What at first seems like random recollections in a moment of great stress, the confidential, inconsequential outpourings of a person anxious to unburden her feelings and share her sorrow with us, eventually reveals an intricate, poetic pattern of recurrent motifs, echoes and refrains, telling imagery and subtle metaphoric transitions. Themes are picked up, set aside, then taken up again in a different context and played in a different key, acquiring in the process, as mood and tonality change, dense metaphoric shadings which nebulously evoke other areas of related experience. They are continuously interwoven with pleasant memories, harrowing memories, funny anecdotes, documented facts, hard statistics, snatches of poetry (Henry Wadsworth Longfellow, Hart Crane and Robert Frost) and two vivid vignettes of a family member and a friend.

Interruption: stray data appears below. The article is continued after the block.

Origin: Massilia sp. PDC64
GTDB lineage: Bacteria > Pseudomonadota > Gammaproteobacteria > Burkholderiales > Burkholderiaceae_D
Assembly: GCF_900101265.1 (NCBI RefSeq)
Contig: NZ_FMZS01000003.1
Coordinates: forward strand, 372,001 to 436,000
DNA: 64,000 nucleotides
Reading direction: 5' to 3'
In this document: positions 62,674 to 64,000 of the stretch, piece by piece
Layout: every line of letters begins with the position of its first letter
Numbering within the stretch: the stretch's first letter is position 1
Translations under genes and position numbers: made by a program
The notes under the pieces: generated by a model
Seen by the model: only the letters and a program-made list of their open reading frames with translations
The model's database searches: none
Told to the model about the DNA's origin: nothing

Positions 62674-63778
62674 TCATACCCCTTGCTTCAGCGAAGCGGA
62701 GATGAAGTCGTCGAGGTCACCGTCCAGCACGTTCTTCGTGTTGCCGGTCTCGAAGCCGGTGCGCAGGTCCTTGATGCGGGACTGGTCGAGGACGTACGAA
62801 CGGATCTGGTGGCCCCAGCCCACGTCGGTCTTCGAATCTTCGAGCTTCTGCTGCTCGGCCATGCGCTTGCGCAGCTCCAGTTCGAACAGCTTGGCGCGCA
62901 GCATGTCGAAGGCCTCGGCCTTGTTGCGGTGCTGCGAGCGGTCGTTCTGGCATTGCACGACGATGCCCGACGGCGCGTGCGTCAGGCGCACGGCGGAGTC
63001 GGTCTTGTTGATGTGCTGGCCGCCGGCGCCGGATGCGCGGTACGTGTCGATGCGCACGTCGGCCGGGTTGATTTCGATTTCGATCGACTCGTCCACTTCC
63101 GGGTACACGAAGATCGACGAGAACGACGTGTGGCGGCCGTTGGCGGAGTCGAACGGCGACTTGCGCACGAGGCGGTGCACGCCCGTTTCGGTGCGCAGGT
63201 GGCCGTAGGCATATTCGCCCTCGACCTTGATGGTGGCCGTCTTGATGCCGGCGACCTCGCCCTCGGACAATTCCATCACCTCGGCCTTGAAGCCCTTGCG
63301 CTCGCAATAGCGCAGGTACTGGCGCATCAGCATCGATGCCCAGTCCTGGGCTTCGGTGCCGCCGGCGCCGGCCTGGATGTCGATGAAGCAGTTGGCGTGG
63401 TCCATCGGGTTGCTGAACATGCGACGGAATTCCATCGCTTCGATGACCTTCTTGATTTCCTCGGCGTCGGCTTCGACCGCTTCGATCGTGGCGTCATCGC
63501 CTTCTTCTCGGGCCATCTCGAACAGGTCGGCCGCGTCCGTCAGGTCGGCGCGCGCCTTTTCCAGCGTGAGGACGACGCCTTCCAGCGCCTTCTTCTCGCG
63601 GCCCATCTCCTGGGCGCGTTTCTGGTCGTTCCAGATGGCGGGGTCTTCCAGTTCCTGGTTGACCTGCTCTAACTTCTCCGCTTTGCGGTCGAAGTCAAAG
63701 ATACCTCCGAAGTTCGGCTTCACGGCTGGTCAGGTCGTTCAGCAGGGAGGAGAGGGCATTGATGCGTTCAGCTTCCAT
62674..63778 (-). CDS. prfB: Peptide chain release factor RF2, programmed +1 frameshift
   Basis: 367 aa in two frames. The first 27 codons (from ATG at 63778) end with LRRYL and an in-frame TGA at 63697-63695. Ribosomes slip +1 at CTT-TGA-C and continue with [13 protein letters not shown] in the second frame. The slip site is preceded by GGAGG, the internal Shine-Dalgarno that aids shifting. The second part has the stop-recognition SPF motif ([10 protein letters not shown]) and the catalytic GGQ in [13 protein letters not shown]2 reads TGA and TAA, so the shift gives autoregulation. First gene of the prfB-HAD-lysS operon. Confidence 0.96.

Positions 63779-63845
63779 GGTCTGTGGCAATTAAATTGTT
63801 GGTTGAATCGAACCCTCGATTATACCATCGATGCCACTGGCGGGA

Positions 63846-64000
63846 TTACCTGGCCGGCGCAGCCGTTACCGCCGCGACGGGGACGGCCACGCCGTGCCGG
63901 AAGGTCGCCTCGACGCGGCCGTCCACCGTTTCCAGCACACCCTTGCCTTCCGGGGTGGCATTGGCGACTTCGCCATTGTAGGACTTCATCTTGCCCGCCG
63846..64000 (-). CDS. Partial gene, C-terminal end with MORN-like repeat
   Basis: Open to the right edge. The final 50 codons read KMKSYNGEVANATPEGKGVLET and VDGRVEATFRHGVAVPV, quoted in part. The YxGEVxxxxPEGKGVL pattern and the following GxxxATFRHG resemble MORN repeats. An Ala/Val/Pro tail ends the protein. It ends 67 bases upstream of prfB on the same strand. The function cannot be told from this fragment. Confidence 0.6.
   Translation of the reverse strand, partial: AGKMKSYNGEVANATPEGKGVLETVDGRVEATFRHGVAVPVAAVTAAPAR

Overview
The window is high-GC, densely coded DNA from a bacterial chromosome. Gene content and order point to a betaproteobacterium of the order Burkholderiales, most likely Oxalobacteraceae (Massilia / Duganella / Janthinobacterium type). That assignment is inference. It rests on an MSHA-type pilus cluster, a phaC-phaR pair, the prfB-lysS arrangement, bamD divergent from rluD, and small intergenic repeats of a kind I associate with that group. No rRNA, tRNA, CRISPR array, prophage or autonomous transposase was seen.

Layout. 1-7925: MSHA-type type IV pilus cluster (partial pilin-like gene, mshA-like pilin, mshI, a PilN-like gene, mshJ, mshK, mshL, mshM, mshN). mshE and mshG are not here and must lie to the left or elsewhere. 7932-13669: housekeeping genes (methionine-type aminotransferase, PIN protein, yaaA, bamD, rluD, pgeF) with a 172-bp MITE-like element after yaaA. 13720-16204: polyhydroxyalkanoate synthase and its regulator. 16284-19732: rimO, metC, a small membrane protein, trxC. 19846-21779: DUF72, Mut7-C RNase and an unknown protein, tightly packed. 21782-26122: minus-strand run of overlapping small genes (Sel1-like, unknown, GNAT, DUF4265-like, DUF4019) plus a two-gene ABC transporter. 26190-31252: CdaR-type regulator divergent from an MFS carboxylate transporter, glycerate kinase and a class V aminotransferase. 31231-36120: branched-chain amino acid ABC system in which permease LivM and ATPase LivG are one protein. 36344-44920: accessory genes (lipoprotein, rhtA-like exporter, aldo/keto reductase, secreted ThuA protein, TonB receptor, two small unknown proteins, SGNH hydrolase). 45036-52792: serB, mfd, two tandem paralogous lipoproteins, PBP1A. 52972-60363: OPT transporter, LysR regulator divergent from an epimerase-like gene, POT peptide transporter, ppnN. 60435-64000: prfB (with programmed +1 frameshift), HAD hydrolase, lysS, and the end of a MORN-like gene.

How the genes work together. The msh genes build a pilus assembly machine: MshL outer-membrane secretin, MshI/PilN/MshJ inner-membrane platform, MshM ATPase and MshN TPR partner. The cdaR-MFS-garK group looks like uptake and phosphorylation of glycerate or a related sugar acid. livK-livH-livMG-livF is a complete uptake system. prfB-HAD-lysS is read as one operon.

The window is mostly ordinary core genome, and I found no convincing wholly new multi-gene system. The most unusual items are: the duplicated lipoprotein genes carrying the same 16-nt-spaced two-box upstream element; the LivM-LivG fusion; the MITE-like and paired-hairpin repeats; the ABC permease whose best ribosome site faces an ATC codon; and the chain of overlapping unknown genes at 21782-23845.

The two portraits pick out the most distinctive and somewhat unusual features of their subjects and render them dramatically, with affectionate humour and loving care, through the words, voice and movement of the speaker. The first is of a beloved dyslexic friend, called Samir Saboura, who was tall and handsome, had big, black eyes, could tell jokes, recognise a book by its smell, recited poetry at the most inopportune moments and walked like a pigeon. The second is of a dear, eccentric grandmother, tall and hard as a big stick, who "drank her coffee out of a Campbell's Soup can" because she loved everything American, was a bit of a blasphemer, had only three teeth in front, sang her lullabies "like an old soft motor, clinking and clanking" and maintained "that song was not in the tooth but in the roof of the mouth, where God lives". As grandma Lak'aa Faseeh Zayer, as she is called, and the dyslexic Samir Saboura threaded their way through Yara's monologue, sometimes stepping into the centre, at others receding to the margins, they seemed to acquire a physical presence and become characters in their own right, as real as the speaker facing us who conjured them into being.